Music and Memory

The last couple of days have been musically-eclectic. From Handel’s Messiah, through Christmas hymns to my current choice of Nine Inch Nails’ epic soundscape that is The Downward Spiral, all these melodies have been serving to transport me back to other places, other times.

Some are good. Some really aren’t. The question is, why do I still choose to listen to those songs that unsettle my soul? It seems counter-intuitive to stir up those old emotions, especially when I’m already picking my way over the rocky ground I call the present. What is it that makes me revisit those darker days? What makes me want to experience the ghosts of emotion that fleet through my mind when I navigate the past through music?

The big red-flag for me is any inkling of religion. And yet I’ve been listening to hymns that I still remember all the words to from all those years ago. There’s something soothing about them, even though the actual lyrics cause me some considerable discomfort. It is a mismatch of my childhood haven – sitting in the back pew of the church with my granddad and cuddling up to him in his wax coat (I can still bring the smell of that coat to mind at will) – and the subsequent hell I went through when I became unwell and experience that most typical of psychotic features; the religious grandiosity that typified the early months of my breakdown.

Those religious songs are beautiful pieces of music and yet the proclamation of a one true God just doesn’t sit right with me. Part of my attraction back to them lies with Eve – she has no doubts in her faith and loves to listen to the music I rarely allow indulgence of. The things that make me feel so uneasy give her spiritual food and I can feel and hear how happy she is when I decide to pop on a few traditional hymns, and that’s enough for me to be able to bear listening to them.

But it’s not just those sounds from my early years that provoke discomfort for me. As I found my identity in my early teens, I began to gravitate towards the heavier, darker musical themes; and that’s where NIN, Evanescence, Korn and Slipknot come into the picture. Throughout my horridly angst-filled teenage years I listened to those few bands over and over, hearing my internal turmoil reflected in the words and sounds that someone else had written. Yes, it helped me to feel less alone but it also hurt me in a way I find hard to describe.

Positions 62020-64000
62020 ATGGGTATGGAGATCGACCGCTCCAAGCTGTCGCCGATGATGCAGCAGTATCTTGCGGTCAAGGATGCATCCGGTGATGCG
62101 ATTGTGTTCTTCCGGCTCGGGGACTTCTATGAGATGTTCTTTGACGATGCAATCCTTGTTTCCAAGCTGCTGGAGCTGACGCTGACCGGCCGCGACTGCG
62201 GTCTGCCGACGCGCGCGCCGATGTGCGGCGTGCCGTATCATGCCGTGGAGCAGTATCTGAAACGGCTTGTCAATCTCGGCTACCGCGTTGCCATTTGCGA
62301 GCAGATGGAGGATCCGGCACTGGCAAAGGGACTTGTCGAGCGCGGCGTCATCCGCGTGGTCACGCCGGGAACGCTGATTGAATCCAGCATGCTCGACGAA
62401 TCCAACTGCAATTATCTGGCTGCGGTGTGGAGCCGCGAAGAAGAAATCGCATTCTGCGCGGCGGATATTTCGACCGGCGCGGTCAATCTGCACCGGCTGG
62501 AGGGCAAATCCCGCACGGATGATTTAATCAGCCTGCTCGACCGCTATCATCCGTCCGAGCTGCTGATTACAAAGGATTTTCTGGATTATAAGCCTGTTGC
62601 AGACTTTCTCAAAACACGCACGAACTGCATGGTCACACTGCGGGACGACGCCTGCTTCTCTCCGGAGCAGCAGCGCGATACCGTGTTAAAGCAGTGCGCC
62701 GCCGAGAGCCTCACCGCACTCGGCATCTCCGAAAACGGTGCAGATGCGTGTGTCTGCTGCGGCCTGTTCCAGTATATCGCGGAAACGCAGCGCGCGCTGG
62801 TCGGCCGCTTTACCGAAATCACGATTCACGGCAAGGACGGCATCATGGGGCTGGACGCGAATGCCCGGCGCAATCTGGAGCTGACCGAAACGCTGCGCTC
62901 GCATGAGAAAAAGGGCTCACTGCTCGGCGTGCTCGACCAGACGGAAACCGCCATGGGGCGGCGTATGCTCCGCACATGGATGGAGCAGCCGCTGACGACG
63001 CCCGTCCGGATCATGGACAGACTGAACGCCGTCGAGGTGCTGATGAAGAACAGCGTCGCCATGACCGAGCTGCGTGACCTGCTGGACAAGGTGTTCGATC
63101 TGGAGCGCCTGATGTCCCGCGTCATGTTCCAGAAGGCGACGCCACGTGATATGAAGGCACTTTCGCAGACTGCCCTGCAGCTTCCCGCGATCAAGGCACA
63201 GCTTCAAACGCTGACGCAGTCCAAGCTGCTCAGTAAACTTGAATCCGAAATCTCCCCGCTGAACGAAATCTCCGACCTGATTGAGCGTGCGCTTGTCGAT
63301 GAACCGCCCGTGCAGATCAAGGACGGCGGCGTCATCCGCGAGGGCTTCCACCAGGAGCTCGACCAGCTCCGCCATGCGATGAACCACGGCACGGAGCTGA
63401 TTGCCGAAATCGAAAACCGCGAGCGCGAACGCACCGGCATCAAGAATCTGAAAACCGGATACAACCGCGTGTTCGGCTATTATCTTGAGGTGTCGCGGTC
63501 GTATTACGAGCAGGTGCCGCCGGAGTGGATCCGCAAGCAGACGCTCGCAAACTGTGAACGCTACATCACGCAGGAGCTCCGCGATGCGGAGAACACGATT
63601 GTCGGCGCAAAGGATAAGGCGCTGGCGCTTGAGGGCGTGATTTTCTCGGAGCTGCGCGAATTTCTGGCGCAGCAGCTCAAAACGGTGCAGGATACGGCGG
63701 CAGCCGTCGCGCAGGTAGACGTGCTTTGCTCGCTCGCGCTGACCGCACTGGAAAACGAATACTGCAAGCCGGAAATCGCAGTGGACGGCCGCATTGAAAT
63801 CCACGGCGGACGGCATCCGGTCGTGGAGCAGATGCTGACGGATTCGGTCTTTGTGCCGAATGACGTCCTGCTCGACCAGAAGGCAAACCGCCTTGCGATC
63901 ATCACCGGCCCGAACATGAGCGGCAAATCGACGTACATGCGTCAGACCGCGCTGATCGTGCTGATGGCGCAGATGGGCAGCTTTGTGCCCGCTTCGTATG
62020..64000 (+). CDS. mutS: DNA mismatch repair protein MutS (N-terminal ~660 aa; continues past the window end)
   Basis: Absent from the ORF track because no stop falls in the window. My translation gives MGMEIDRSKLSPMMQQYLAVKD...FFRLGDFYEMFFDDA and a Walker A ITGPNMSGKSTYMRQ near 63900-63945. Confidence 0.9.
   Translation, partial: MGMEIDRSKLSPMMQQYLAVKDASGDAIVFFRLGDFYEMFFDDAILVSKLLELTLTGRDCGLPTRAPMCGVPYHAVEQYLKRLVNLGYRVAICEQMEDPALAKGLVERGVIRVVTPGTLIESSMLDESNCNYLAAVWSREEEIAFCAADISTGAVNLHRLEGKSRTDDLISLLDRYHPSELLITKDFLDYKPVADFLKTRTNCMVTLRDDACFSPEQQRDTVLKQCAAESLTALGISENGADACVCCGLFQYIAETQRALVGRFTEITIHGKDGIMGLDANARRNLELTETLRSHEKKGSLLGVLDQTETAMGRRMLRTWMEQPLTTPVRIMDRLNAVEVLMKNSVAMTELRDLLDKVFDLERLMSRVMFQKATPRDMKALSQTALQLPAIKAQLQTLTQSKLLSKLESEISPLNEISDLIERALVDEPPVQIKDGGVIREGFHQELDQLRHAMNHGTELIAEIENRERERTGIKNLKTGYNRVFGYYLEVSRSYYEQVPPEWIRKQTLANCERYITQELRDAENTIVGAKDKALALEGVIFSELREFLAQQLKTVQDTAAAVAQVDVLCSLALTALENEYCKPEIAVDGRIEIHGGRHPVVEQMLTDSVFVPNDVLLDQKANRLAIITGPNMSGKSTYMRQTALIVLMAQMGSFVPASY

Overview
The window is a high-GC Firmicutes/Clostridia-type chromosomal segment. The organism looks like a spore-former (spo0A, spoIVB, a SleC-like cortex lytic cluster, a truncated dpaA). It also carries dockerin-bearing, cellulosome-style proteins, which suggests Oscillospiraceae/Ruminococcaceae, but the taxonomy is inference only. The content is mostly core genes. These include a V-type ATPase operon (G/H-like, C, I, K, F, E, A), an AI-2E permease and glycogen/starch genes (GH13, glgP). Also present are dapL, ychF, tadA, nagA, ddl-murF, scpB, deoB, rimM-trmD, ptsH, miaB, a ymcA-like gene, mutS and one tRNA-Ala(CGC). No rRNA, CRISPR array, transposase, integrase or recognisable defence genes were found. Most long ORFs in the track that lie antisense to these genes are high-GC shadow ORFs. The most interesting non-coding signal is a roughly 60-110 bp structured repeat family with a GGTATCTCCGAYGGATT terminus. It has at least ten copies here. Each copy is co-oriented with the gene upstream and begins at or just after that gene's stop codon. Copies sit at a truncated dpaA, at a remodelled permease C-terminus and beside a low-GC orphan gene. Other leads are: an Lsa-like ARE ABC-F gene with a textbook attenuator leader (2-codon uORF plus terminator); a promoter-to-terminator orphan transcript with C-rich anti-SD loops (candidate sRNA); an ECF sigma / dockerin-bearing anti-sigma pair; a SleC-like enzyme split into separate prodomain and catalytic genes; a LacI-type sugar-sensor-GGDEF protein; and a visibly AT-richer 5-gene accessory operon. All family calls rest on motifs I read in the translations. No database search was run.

All these years later, listening to those bands that first gave me a sense of identity in the world of confusion I’d found myself living in means opening old wounds. It reminds me of some of my darkest times, of being bullied at school and of struggling through a year or so of college as an outsider in a group of outsiders. In the same note I can feel both the sense of inner pain and the sense of belonging to a group of people who understood.

Somewhere in the midst of all the formative confusion, punk found me and gave me a fresh way to look at the world; suddenly politics made more sense, the monarchy made less sense and I began to feel that I could direct those unsettling feelings into something constructive. I realised I had a voice to add to the countless voices that have been making musical statements for going on 45 years. Even in my own small world I wasn’t alone any longer; my best friend had also taken up the tattered flag of social justice and together we listened to the words, felt the anger, wrote poems and talked for hours about the future – the future that I wasn’t able to see until punk made me look at it for real.

Whether it makes me feel happy, sad, distressed, uncomfortable, passionate, nostalgic or energised; all this music is the soundtrack to my life.

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Music and Memory

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